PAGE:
The Buller’s Albatross are one of the more abundant small albatrosses occurring around coastal areas of New Zealand, particularly from Cook Strait south. Their striking black-and-golden-yellow bill and smart black-and-white plumage make them readily identifiable as they scavenges close to fishing vessels. The bird was named for the New Zealand ornithologist Walter Buller. The Buller’s Albatross is unusual among albatrosses by breeding under tall, dense woody vegetation which sometimes requires it to walk up to 100 meters inland to reach its nest after landing in open tussock at the forest edge. The Buller’s Albatross is one of the smallest of the albatrosses. It is black across the upper-wings, with a white lower back and rump and black tip to the tail. The underparts are white with a clear-cut broad black leading edge and narrow black trailing edge under the wing. The light-gray neck and throat contrast with the silvery-gray crown. The bill is black with golden-yellow top and bottom plates. The Buller’s Albatross is usually silent at sea, though may give harsh croaking when squabbling for food. They utter a variety of brays, croaks and wails during courtship. The Buller’s Albatross breeds on the Snares Islands and the Solander Islands with many of the nests under dense woody vegetation. During the breeding season, it is commonly found in seas off the South Island and off south-eastern Australia, less often as far south as Macquarie Island and as far north as the Kermadec Islands. One was found ashore at Middle Sister Island, Chatham Islands. The Buller’s Albatross also breeds mainly in open areas on the Sisters and Forty-Fours, Chatham Islands, with a small population on Rosemary Rock, Three Kings Islands. It ranges mainly off the Chatham Islands and eastern North Island, but has been recorded in sub-antarctic seas. Total population is estimated to be about 32,000 breeding pairs. All breeding sites are free from mammalian predators, although an expanding New Zealand Fur Seal population at the Solander Islands may be affecting breeding success of those birds breeding on the lower slopes. Buller’s Albatross is a common albatross species observed killed in the New Zealand fisheries, with demersal long-liners and trawling operations responsible for the majority of moralities. Colonies can be densely packed or loose.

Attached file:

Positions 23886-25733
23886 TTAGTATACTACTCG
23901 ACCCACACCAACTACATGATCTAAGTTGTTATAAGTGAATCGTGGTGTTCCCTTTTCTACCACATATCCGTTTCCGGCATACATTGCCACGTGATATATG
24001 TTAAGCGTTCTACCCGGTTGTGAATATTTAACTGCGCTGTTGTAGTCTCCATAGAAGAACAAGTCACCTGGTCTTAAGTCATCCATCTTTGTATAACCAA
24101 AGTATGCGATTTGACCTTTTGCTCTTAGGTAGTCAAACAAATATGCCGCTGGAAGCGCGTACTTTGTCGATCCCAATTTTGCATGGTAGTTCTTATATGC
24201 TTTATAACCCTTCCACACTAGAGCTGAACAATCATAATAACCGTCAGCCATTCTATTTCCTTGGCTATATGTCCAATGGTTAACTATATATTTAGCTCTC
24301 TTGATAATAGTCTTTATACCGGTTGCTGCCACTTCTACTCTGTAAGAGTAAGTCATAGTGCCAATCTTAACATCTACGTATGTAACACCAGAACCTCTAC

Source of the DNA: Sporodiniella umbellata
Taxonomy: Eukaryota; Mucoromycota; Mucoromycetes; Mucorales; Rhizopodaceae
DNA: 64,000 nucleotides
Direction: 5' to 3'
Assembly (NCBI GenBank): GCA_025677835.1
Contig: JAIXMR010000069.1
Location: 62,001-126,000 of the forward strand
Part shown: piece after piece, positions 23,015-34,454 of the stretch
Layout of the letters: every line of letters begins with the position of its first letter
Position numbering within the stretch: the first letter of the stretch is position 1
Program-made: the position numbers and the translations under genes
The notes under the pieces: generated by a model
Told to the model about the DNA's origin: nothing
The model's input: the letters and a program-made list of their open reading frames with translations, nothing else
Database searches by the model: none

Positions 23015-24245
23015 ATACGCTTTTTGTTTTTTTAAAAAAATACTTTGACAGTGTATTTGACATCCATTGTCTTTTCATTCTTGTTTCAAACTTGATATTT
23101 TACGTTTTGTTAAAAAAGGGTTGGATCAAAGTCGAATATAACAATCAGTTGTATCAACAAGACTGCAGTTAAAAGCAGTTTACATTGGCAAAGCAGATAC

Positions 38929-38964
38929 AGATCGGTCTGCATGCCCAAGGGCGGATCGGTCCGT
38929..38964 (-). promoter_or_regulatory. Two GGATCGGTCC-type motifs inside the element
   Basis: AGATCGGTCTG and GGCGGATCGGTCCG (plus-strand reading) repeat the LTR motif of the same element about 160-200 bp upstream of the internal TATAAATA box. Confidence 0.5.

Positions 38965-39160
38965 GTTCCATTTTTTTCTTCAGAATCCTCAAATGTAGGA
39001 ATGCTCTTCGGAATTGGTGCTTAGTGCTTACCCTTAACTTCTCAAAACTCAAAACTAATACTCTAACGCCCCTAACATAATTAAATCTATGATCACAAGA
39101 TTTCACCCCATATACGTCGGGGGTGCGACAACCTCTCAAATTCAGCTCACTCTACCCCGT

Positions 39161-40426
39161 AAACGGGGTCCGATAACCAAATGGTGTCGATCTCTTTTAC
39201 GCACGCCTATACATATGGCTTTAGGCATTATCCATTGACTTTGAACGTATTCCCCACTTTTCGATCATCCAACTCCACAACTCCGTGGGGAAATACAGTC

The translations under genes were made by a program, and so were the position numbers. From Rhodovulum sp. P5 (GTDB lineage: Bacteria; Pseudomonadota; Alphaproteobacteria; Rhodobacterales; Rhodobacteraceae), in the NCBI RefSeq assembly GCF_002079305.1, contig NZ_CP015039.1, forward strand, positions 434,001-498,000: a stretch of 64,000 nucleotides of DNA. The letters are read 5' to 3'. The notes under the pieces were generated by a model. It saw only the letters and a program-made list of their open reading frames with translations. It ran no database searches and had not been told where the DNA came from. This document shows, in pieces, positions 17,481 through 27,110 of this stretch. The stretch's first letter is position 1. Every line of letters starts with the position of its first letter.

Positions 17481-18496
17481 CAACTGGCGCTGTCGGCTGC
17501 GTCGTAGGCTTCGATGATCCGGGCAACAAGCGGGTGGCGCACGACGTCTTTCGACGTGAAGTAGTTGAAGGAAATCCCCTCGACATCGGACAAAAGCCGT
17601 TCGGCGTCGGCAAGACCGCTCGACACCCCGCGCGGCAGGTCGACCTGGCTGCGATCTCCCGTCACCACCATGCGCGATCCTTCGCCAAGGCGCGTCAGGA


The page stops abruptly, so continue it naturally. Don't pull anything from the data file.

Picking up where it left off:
Buller’s Albatross are monogamous with shared incubation and chick care. The nest is a pedestal of mud, guano and vegetation accumulated from the immediate vicinity and is used and added to year after year. The single large (104 x 64 millimeters) white egg is laid in October-November or January-February and hatches after 68-72 days. Chicks on the Snares Islands fledge when about 167 days old mainly in August and September, with stragglers into October. Young are independent at fledging; they begin breeding when about 12 years old and can live more than 45 years. As a typical albatross, the Buller’s Albatross have perfected soaring flight. In strong winds, they wheel effortlessly on their long, narrow, stiffly held wings. They use their webbed feet for swimming and as rudders when coming in to land. Their strongly hooked bills are used to grasp prey while the sharp edges of the upper mandible are used to slice it into manageable portions. However, the Buller’s Albatross has a great capacity to extend the throat and so swallow large pieces of food. At their breeding colonies, the Buller’s Albatross use an elaborate series of displays & calls to maintain their pair bond and to defend their nest pedestal. They are annual breeders that usually return to the same nest site year after year with the same partner. After breeding, the colonies are deserted and these seabirds migrate across the Pacific to seas off Chile & Peru. Banding shows that 92%-97% of adults survive from one year to the next. The oldest banded Buller’s Albatross was estimated to be at least 54 years old. The Buller’s Albatross mainly eat fish, squid, krill, salps and offal from fishing vessels taken from the surface as they rarely plunge or dive for food.